By Raheal Auma, Monitoring & Evaluation Officer, AIM Health Project, Busia District
Uganda’s Reproductive, Maternal, Newborn and Child Health (RMNCH) indicators are still low, especially across border districts like Busia that score below the national average. Maternal death in Busia stands at 368 deaths per 100,000 live births (Uganda Democratic Health Survey report, 2016). The midterm review conducted by AIM Health project in 2019 indicated a reduction of maternal mortality rate to 337.73 deaths per 100,000 live births due to various interventions. These deaths, among other poorly performing outcomes, are associated with gaps in the healthcare system, including; poor infrastructure, under staffing and capacity gaps.
The major causes of maternal deaths are preventable, with the three leading causes being hemorrhage (overbleeding), obstructed labour and complications from abortion. Almost 28% of maternal deaths in Uganda occur in young women aged 15 to 24 years.
Despite the continued health care that extends through adolescence, pregnancy, childhood and childbirth, some high impact interventions have very low coverage, wide disparities and need extra effort to curtail the large number of women, babies and children dying and set the path to sustain initial gains.
To improve these statistics, World Vision Uganda, is supporting the implementation of a 5-year project in Busia District through AIM Health with a goal of reducing neonatal and under-five mortality rates by 20% and maternal mortality ratios by 15% between 2017 and 2021. The project currently operates across 16 sub-counties with 4 of these directly under World Vision Area Programmes.
COVID-19 threatens gains
The COVID-19 pandemic has put a strain on healthcare systems at a global level, with millions infected and hundreds of thousands dying. As of May 14, the number of confirmed cases of COVID-19 in Uganda stood at 139, according to reports from the Ministry of Health.
Uganda is currently under lockdown with a number of restrictions put in place by the government, including a ban on public and private cars, the closure of schools and businesses as well an overnight curfew. These restrictions have affected people’s ability to be able to readily seek health care within Busia District, despite the President’s directive to allow pregnant mothers and individuals with other chronic illnesses to access medication.
Between January and March 2020, Busia District registered an average of 1,000 deliveries per month. As of April, there was a massive reduction in the number of deliveries to 534 (District Health Information Systems report, April 2020) with majority of the mothers delivering with traditional birth attendants or with the help of well-experienced friends, in-laws and relatives. Reports from hospitals indicate late arrival of mothers after experiencing labour at home, putting babies at risk of newborn asphyxiation (deprivation of oxygen due to a prolonged labour/birthing process).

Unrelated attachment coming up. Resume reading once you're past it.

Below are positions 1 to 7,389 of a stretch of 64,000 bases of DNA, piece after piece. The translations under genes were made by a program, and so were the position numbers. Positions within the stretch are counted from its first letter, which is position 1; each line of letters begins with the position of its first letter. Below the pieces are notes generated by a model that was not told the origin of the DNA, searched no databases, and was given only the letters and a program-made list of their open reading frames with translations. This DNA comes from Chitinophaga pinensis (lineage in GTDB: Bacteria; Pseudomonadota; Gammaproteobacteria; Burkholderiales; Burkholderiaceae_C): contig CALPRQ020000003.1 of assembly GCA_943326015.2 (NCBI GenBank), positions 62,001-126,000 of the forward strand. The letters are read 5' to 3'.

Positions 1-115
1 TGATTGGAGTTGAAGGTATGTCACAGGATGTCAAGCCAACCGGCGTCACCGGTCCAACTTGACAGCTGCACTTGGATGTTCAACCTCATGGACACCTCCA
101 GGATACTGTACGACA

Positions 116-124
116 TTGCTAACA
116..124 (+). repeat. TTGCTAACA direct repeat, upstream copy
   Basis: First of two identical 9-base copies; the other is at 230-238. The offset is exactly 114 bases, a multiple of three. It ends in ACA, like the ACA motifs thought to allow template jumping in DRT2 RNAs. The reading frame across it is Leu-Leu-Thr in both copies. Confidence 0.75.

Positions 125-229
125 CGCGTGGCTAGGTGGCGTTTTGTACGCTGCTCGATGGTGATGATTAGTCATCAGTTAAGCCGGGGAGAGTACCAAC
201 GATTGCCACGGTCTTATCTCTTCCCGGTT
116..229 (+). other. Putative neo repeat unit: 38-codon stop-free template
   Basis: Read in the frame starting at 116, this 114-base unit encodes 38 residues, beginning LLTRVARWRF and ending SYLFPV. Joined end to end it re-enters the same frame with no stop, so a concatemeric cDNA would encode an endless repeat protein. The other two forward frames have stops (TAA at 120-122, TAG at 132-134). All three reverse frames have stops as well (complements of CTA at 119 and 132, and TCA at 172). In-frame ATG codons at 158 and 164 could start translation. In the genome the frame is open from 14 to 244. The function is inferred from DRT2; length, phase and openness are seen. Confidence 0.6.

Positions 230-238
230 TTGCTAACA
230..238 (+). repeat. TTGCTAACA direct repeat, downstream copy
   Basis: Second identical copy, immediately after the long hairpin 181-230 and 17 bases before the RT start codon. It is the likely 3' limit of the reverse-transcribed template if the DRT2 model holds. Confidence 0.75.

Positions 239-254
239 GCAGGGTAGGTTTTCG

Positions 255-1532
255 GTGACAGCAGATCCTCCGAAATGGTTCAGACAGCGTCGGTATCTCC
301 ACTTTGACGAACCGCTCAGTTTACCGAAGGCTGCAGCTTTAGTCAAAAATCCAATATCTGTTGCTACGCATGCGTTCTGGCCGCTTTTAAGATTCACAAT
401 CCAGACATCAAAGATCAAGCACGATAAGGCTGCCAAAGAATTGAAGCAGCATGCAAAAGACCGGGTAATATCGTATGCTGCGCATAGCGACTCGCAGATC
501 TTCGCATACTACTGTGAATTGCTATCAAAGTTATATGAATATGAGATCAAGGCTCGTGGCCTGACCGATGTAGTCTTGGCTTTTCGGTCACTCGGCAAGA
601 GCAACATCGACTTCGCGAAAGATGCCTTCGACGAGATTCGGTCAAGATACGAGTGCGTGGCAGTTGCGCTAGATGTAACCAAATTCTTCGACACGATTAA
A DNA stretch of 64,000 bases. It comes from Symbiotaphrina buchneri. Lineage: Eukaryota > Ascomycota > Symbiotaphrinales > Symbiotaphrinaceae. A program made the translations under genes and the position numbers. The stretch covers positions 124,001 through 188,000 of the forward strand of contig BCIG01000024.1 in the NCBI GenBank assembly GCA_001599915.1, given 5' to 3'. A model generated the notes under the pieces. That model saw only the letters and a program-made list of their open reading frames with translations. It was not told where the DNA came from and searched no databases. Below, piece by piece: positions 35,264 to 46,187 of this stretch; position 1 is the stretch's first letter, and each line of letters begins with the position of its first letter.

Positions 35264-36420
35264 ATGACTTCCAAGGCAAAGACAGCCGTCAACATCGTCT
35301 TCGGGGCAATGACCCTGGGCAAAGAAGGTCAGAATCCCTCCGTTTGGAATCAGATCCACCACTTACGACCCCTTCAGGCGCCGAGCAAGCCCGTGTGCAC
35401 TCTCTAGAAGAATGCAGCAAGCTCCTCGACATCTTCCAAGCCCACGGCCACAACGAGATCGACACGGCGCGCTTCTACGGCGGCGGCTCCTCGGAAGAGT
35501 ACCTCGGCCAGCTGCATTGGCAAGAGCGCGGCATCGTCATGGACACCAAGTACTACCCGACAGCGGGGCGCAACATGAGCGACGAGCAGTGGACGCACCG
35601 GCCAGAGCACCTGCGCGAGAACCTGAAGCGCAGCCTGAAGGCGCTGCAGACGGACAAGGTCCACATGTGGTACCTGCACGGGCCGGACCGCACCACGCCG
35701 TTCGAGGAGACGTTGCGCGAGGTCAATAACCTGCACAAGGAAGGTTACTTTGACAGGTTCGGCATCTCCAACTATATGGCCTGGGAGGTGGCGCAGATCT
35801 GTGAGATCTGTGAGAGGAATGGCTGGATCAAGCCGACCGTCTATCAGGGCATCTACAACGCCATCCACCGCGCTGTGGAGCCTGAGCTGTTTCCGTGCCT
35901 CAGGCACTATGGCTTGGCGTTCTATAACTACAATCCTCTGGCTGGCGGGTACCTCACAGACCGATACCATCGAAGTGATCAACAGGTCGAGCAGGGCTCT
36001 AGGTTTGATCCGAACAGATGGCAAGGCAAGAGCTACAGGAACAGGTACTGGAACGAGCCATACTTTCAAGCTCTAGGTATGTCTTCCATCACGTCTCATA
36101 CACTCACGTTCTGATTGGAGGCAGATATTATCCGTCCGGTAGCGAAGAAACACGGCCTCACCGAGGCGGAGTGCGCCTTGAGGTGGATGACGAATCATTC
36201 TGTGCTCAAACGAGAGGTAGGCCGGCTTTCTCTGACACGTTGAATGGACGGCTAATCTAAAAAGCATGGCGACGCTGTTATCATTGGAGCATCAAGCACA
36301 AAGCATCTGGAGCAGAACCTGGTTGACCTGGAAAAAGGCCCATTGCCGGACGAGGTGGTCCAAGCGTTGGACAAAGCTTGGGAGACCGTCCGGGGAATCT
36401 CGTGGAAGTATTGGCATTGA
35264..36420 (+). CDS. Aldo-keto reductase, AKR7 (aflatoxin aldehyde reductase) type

These delays have seen two recorded maternal deaths in Busia district, with the first one occurring on May 4 at Dabani Hospital. The hospital serves a population of 34,914 people in Dabani sub-county and also serves as a referral point within the district.
On May 8, Sylvia Misanya was the second maternal death in Buyanga sub-county in North Samia-Bugwe with only one Health Centre III which serves a population of 21,994, her home being 1km away from the health centre.
Sylvia was a mother of 8 children. She lived with her husband who suffers from mental health issues and her 75-year-old mother-in-law in a small hut. She attempted to deliver from home under the hands of her mother-in-law – she serves as the head of the family.
At 9:00 a.m., Sylvia delivered a bouncing baby boy. She experienced heavy bleeding until 1:30 p.m. when the family made the decision to take her to the health facility. Unfortunately, they made the decision too late. Sylvia died on the way to Bulumbi Health Centre III.
When the incident was reported to World Vision, the baby was immediately taken to Dabani Hospital, a private not-for-profit facility. The baby was admitted into the Neonatal Intensive Care Unit. The unit was set up by World Vision through AIM Health plus. He is in stable condition and is under the care of Sylvia’s sister.
“We shall not charge even a single coin to this family because World Vision has done a lot for us and continues to do a lot. We shall take care of the baby for as long as they are in hospital up to when he fully stabilises and then hand him over to the family,” said Dr. Christopher Kato, the Medical Superintendent at Dabani Hospital.
The family, that already has a challenge with food security, now worries about how they will take care of the child. World Vision has partnered with local leaders and authorities to forge a way forward on how this baby will be settled into the community.
World Vision, through the AIM Health Plus project, provided two tricycles to the district health team to aid in the process of ensuring safe deliveries of the mothers in 2017. The tricycles transport pregnant mothers from their homes to the health facility for a safe delivery under a skilled birth attendant. There has been commitment from the district to provide fuel during the COVID-19 restrictions.
The project will continue to work with Village Health Teams to prepare mothers for birth as early as their first trimester, including saving money for transport and continuous sensitisation on early health seeking behaviour through timed targeted counselling.